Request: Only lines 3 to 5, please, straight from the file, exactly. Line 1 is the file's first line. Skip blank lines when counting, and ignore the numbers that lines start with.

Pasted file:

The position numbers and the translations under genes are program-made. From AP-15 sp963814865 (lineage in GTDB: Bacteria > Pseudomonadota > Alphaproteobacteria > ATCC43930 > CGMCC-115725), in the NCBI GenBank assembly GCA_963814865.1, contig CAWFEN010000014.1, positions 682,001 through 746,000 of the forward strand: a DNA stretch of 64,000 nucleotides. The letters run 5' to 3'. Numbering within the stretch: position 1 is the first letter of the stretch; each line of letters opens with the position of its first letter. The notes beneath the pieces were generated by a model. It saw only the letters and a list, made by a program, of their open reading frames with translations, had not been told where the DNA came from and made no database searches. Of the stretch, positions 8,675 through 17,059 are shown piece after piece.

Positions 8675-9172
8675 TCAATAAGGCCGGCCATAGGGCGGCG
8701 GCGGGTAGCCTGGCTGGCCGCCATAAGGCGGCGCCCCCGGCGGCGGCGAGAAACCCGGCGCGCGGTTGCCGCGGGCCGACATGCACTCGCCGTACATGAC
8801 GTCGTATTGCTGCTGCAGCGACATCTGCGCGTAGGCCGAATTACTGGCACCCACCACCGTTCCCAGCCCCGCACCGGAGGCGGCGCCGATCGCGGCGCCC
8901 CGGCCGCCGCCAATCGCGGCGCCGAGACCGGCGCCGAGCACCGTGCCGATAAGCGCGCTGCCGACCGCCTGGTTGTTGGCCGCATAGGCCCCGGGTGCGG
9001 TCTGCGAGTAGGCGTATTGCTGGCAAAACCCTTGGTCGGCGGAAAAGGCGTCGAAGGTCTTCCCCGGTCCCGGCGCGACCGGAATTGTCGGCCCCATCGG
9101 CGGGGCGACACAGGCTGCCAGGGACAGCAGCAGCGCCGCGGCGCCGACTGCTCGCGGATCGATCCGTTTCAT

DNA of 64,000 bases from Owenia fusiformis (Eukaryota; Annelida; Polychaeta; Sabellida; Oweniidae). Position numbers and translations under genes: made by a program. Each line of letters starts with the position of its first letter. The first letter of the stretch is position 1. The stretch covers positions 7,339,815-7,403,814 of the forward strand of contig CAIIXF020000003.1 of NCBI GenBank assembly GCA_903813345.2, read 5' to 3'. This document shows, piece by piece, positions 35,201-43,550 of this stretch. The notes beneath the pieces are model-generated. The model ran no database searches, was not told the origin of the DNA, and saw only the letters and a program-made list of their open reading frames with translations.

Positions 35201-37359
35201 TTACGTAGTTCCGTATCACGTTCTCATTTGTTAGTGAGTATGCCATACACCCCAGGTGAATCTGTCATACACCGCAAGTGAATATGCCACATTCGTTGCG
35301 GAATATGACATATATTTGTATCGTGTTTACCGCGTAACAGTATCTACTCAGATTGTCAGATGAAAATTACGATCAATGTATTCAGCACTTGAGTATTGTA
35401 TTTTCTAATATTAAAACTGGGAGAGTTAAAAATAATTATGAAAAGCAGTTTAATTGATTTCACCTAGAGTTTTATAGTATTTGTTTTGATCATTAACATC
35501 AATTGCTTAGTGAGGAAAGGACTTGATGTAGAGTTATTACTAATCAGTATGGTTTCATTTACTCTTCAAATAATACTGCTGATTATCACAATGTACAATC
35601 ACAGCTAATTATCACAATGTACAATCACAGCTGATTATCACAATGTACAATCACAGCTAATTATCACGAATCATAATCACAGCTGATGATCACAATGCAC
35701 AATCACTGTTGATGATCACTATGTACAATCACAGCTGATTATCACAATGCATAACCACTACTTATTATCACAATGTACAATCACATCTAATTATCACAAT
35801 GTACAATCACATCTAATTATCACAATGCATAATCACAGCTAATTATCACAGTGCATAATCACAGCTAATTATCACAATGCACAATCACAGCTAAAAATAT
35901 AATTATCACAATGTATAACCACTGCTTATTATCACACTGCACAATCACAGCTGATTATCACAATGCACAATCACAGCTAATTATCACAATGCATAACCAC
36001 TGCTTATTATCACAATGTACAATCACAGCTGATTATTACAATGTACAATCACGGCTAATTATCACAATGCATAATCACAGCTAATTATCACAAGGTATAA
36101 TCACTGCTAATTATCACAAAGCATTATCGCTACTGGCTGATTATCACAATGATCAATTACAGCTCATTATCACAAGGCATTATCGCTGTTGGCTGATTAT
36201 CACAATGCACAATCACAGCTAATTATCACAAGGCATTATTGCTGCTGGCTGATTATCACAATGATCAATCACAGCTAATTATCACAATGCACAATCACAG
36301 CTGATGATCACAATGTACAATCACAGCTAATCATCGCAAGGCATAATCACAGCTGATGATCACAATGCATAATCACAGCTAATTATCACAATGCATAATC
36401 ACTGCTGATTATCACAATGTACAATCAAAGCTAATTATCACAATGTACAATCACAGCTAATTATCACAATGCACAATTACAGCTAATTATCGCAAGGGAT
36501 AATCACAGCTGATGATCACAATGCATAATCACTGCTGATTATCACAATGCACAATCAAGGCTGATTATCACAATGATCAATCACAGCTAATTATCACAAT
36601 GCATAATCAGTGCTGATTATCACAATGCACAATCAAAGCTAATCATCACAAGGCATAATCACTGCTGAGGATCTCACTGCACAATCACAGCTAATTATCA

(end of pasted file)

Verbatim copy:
8675 TCAATAAGGCCGGCCATAGGGCGGCG
8701 GCGGGTAGCCTGGCTGGCCGCCATAAGGCGGCGCCCCCGGCGGCGGCGAGAAACCCGGCGCGCGGTTGCCGCGGGCCGACATGCACTCGCCGTACATGAC
8801 GTCGTATTGCTGCTGCAGCGACATCTGCGCGTAGGCCGAATTACTGGCACCCACCACCGTTCCCAGCCCCGCACCGGAGGCGGCGCCGATCGCGGCGCCC